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How Did Those Weeds Get in My Landscape?

Just when you think your battle against weeds is over for the summer, cooler nighttime temperatures and shorter days spark the beginning of a new crop of your least favorite plants. The question of many homeowners is: how did all the weeds get into my landscape?

There are many ways that weeds make it to the landscape. They can be brought in with new soil, mulch, container plants, dropped by birds, delivered on the fur of animals, carried by wind, or on the deck of a lawn mower. If that is not enough to depress you, then also realize that regardless of outside sources of weeds, your landscape already has plenty onsite that you don’t even know about.

In the soil, there is a large number of weed seeds ready to germinate when the conditions are just right. Understanding how your common landscape practices can encourage or discourage the germination of these seeds, can help you begin to manage some weed infestations.

Many of the seeds of common annual weeds are very small. They require exposure to sunlight in addition to the proper temperatures and moisture to germinate. Sunlight is critical, though, and seeds will not germinate without adequate sunlight. If the small seeds are deep in the soil, you will probably never know they are there. When you turn soil or disturb soil such as when installing plants, you bring the small seeds close to the surface and closer to light. They can then be stimulated to germinate. The next thing you know, you have an area covered in weed seedlings.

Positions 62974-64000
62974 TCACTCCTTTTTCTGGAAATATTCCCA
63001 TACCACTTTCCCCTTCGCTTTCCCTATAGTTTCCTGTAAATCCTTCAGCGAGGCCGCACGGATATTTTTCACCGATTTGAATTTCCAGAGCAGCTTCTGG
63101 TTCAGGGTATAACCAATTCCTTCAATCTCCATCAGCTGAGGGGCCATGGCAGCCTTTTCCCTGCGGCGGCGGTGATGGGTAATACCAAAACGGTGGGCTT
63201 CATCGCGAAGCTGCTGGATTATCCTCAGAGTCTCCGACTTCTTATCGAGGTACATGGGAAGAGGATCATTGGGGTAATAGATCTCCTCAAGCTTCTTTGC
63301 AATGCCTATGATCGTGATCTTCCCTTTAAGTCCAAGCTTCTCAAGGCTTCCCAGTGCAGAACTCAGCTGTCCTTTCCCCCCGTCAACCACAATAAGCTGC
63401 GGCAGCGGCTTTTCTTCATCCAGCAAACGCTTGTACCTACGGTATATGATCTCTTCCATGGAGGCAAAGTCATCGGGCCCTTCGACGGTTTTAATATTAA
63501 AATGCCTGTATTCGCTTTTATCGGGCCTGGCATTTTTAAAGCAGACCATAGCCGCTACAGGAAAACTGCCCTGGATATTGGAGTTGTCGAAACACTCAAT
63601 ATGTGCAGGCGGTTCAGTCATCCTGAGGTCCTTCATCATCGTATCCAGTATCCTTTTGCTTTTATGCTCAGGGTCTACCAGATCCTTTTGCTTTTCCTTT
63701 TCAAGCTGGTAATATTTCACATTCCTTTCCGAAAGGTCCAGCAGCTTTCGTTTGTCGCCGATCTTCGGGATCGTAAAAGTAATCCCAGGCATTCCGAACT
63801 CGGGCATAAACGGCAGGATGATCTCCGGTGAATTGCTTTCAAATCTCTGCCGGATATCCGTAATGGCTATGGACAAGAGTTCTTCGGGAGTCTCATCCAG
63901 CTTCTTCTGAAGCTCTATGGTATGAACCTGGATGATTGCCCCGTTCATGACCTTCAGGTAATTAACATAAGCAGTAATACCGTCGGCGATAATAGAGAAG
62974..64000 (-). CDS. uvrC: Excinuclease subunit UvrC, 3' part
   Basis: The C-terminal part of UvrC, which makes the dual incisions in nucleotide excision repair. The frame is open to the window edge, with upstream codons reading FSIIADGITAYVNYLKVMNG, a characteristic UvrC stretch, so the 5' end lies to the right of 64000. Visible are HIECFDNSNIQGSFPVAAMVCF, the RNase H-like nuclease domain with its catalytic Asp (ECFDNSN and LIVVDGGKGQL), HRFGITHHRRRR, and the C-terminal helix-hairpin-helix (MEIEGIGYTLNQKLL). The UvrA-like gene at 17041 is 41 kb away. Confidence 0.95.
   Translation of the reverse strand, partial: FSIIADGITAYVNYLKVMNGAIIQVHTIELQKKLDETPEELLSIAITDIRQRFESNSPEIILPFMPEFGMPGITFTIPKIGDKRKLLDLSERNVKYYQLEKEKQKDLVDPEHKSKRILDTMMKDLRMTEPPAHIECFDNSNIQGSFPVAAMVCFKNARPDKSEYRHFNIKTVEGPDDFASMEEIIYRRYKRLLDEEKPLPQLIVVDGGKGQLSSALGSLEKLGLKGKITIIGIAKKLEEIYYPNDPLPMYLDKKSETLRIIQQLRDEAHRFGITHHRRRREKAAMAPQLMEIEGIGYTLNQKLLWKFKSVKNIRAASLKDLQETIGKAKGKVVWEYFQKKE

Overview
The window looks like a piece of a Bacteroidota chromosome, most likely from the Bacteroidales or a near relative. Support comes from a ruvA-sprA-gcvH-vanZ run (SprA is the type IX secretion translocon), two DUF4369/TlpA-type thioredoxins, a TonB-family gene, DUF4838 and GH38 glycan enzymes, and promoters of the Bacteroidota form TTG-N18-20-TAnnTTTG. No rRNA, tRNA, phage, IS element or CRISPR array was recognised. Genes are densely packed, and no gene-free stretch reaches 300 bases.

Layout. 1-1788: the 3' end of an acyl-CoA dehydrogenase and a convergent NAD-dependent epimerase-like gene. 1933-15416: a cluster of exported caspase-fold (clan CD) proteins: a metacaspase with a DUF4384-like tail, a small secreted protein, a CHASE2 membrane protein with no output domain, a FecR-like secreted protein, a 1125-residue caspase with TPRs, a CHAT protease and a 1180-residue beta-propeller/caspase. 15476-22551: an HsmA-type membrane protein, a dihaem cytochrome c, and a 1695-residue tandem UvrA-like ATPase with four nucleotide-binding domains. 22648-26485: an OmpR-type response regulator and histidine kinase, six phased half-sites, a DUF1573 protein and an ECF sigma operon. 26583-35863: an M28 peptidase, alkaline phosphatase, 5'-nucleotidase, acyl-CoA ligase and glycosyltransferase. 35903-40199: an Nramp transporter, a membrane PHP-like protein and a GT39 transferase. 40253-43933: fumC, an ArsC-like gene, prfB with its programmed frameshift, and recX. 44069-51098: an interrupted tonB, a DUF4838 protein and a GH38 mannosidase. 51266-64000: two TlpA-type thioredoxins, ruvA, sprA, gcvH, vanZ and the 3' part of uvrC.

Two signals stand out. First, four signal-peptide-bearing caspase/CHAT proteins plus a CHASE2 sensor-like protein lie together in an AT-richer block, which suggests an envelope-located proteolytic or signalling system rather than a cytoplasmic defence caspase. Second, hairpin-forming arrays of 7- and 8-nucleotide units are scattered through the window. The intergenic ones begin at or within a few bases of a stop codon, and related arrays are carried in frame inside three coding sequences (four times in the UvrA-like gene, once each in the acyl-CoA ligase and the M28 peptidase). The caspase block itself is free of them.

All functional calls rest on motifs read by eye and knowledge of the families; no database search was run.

As mulch thins, small seeds of weeds are stimulated by sunlight to begin growing.

As mulch thins, small seeds of weeds are stimulated by sunlight to begin growing.

What does this mean for your gardening practices? Try your best to block sunlight from hitting exposed soil. You can do this by keeping a healthy turf, free of thinning spaces. A 2 to 3 inch layer of mulch in plant beds and vegetable gardens will reduce weed seed germination. Finally, when you are installing plants in an established bed, try not to mix soil with surrounding mulch. Seeds will easily germinate within the mulch if it becomes mixed with soil.

It is inevitable that your landscape will have some weeds but a few easy gardening practices can reduce some of your weed frustrations.

For more information:

Gardening Solutions: Weeds and Invasive Plants

Improving Weed Control in Landscape Planting Beds

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